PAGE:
PROJECT: Rehabilitate the Tuolumne Meadows Campground
Tuolumne Meadows Campground has more than 300 campsites and receives 141,000 visitors annually. This GAO Act investment includes more than $26 million to improve campground roads, tent pads, picnic tables, fire rings, food storage containers for bear protection, and other amenities.
Mount Rainier National Park, Washington
AMOUNT: $2.8 million
PROJECT: Rehabilitate Ohanapecosh campground
The Ohanapecosh campground is open from May until October and receives 100,000 visitors annually. This funding will improve campground facilities through grading camp sites, repairing fire grates and picnic tables, and converting facilities to meet Architectural Barriers Act Accessibility Standards for visitors with disabilities.
Rocky Mountain National Park, Colorado
AMOUNT: $31.9 million
PROJECT: Moraine Park Campground electrical distribution and rehabilitation of Headquarters East Water System
The Moraine Park Campground’s deferred maintenance encompasses outdated critical infrastructure, including the electrical and water and wastewater systems. Visitors will benefit from replacing above-ground primary electrical distribution lines; addressing drainage issues at campsites; improving accessibility at campsites, comfort stations, and toilets; rehabilitating the ranger station and entrance kiosk; and adding food lockers to campsites.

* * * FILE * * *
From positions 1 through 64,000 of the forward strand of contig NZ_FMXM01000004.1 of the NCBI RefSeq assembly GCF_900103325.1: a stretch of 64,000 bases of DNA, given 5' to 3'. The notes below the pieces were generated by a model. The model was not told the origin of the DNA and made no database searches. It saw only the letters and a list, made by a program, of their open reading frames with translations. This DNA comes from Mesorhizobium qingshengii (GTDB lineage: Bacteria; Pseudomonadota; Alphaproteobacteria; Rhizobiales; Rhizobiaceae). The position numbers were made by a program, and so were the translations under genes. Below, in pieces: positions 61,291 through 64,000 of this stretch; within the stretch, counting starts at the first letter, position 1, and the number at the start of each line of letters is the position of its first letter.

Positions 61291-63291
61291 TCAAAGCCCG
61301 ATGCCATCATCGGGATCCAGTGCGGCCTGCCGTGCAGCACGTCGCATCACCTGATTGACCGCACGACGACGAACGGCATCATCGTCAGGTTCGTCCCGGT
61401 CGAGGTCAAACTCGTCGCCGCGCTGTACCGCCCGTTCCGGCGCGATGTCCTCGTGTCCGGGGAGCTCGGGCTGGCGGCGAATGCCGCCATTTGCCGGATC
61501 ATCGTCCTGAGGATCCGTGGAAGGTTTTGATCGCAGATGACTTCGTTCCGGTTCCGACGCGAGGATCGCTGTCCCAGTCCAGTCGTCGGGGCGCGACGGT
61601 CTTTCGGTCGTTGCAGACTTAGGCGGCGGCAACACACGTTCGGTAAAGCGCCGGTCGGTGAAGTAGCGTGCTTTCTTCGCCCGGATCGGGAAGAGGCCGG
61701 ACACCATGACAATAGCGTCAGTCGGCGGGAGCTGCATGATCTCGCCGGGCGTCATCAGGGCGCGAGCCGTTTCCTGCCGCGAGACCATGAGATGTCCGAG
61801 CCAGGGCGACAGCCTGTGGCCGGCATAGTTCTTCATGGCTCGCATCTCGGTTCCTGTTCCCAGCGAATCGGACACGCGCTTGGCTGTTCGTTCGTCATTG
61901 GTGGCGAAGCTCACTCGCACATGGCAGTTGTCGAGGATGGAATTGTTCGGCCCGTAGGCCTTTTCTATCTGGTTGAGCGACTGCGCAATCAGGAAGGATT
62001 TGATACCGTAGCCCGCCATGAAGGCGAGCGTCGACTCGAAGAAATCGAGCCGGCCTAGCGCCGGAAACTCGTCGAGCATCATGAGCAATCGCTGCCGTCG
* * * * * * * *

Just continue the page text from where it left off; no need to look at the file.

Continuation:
America’s historic structures will be rehabilitated
Statue of Liberty National Monument, New York
AMOUNT: $43.8 million
PROJECT: Rehabilitate the terreplein and the related levels above, repair the pedestal, and rehabilitate Main Immigration Building exterior components
Many people gaze at the Statue of Liberty, but some overlook its pedestal and foundation that help lift her up high over Upper New York Bay. New funding will help repair the statue’s base; money also will be used to make needed repairs to the Main Immigration Building on Ellis Island, where nearly 12 million immigrants were processed. This is where park visitors learn about the experience of entering America during the late 1800s and early 1900s.
Important roadways and thoroughfares within the National Park System will be fixed
Glacier National Park, Montana
AMOUNT: $17.1 million
PROJECT: Rehabilitate final 9.3 miles of Going-to-the-Sun Road and replace bridge over McDonald Creek
This project will fix a portion of Going-to-the-Sun Road near Lake McDonald in the southwestern part of the park. The road is the main east-west avenue through the park and crosses the Continental Divide. In addition, a bridge spanning Upper McDonald Creek will be replaced with one that allows visitors to stroll across the riverway.
George Washington Memorial Parkway, Virginia
AMOUNT: $207.8 million
PROJECT: The project will reconstruct 7.6 miles of the George Washington Memorial Parkway between Spout Run and I-495 near Washington, D.C.
Twenty-six million visitors annually travel on this section of the George Washington Memorial Parkway. Among other amenities, this project will rehabilitate the north section of the parkway, preventing emergency sinkhole events and increasing driver and passenger safety on this stretch of road that is a designated evacuation route for the nation’s capital.
Marcia Argust directs The Pew Charitable Trusts’ U.S. public lands and rivers conservation project.